Remote ICT Assessment in Niger Highlights Challenges and Guides Planning for Country HIS Architecture

Background

Information and Communication Technologies (ICT) have become an essential support in the field of health information. ICT is an important element in the process of improving data quality (e.g., accuracy, completeness, and timeliness) and increasing data analysis and visualization capabilities. Its optimal use requires:

  • Suitable computer equipment
  • Appropriate and easy-to-use software
  • A reliable communication network providing internet connection
  • An adequate energy source to operate the equipment
  • Proper maintenance
  • Trained human resources

CHALLENGE

Niger is a vast, landlocked country with limited cell phone coverage and internet access, along with ongoing difficulties in accessing electricity. Digital Trends in Africa 2021[1] reported fewer than 50 mobile subscriptions per 100 inhabitants in Niger. In 2018, about 10 percent of households had access to the internet and 20 percent of the population had access to electricity. This environment poses significant challenges to data transmission. These issues, combined with limited information available on the current state of Niger’s HIS ICT infrastructure, make work to improve availability and interoperability of quality health data information systems very difficult.

Solution and Process

The Country Health Information Systems and Data Use (CHISU) program conducted an assessment to understand the current state of the HIS ICT infrastructure in two priority regions in Niger. The assessment utilized the ICT Infrastructure Assessment Tool (ICTIAT) developed by MEASURE Evaluation with funding from the USAID Global Development Lab. The assessment measured challenges across all domains of communications networks, equipment availability, equipment security and maintenance, power supply, governance, and finance. The ICTIAT makes it possible to highlight the state of the ICT infrastructure supporting the HIS, the adequacy of the ICT resources available in relation to the applications of the HIS, and the needs of users. The evaluation focused on all 392 Centres de Santé Intégré (Integrated Health Centers) in the 20 health districts of Maradi and Zinder regions.

CHISU recruited seven data collectors for the initial outreach and follow-up with survey participants and to institute and implement a rigorous data verification process.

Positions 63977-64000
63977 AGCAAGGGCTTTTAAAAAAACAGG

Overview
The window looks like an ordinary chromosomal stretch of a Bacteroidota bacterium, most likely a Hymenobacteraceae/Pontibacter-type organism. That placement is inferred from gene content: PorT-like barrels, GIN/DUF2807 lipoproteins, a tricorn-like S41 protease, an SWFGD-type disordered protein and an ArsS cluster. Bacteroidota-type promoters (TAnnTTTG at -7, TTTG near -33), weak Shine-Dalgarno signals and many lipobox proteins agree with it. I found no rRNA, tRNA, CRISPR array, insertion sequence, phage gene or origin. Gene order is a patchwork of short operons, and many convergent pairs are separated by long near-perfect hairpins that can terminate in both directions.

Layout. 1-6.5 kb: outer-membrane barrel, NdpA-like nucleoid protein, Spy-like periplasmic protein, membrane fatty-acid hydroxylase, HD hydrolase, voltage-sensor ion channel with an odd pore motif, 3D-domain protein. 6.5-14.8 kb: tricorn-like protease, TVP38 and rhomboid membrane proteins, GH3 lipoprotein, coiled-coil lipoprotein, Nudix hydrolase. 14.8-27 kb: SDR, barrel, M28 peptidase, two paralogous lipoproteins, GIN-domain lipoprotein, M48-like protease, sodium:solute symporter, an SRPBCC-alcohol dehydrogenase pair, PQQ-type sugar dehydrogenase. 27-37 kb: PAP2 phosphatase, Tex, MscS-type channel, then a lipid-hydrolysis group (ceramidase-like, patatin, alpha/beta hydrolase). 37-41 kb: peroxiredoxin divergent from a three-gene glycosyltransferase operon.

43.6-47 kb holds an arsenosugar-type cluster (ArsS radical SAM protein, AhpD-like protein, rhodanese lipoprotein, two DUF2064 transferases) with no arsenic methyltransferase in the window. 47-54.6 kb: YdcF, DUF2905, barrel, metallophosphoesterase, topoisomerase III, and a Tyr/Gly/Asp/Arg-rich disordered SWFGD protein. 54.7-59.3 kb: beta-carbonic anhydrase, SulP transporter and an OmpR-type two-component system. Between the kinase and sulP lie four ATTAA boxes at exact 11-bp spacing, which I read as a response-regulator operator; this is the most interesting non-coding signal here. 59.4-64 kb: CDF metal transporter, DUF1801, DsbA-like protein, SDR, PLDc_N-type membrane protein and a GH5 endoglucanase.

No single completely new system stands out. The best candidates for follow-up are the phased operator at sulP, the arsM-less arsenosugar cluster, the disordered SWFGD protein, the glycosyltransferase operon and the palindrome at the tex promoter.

CHISU successfully included all health facilities in the hard-to-reach regions of Zinder and Maradi. This was possible by carrying out the ICT assessment through a combination of virtual and in-person meetings, rather than by limiting the number of facilities that could have been visited in-person in the same amount of time or with the same budget.

According to Mrs. Adamou Yaro Fatiya, an interviewer who collected data from the Tessaoua and Mayahi health districts in the Maradi regional health directorate (66 health facilities), “this was an exceptional survey that allowed us, among other things, to be in direct contact with those responsible for data management at the operational level and also to appreciate the working conditions of the agents in the field.” She also shared that, in the past, to have a sense of the ICT situation at the facility level, she has relied on information from equipment inventory processes. However, those data are limited and primarily includes information such as the number of computers that are functional. CHISU’s survey provides a more in-depth understanding of the state of ICT in health facilities, and includes features such as ICT governance and energy availability.      

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Adakal Aboubakar, CHISU Technical Advisor and Mrs. Adamou Yaro Fatiy, Directorate of Statistics, Ministry of Health (MoH), Niger (Photo: Diby Konan)
Adakal Aboubakar, CHISU Technical Advisor and Mrs. Adamou Yaro Fatiy, Directorate of Statistics, Ministry of Health (MoH), Niger (Photo: Diby Konan)

Impact

This was the first ICT assessment of its kind in Niger. Results identified challenges across all domains of communications networks, equipment availability, equipment security and maintenance, power supply, governance, and finance. For instance, one out of four integrated health centers had no power supply, and 70 percent of the computers used for HIS management were over three years old. “The assessment results reveal the real challenges in the field and constitute an advocacy tool for the adequate equipment of the structures evaluated, including at the central level,” said Dr. Aida Mounkaila, Head of the Directorate of Statistics at the Ministry of Health.

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Dr. Aida Mounkaila, Director of Statistics, MoH
Dr. Aida Mounkaila, Director of Statistics, MoH

The assessment will guide the strategic planning process to develop an ICT architecture of the HIS that accounts for the realities of Niger’s context. This will help bring together various stakeholder interventions and help move towards an integrated, reinforced, and ultimately resilient HIS in the regional health directorates of Maradi and Zinder, national directorates, and central level programs.

Download the success story here.

 

[1] Digital trends in Africa 2021 Information and communication technology trends and developments in the Africa region 2017-2020. https://www.itu.int/dms_pub/itu-d/opb/ind/D-IND-DIG_TRENDS_AFR.01-2021-PDF-E.pdf  

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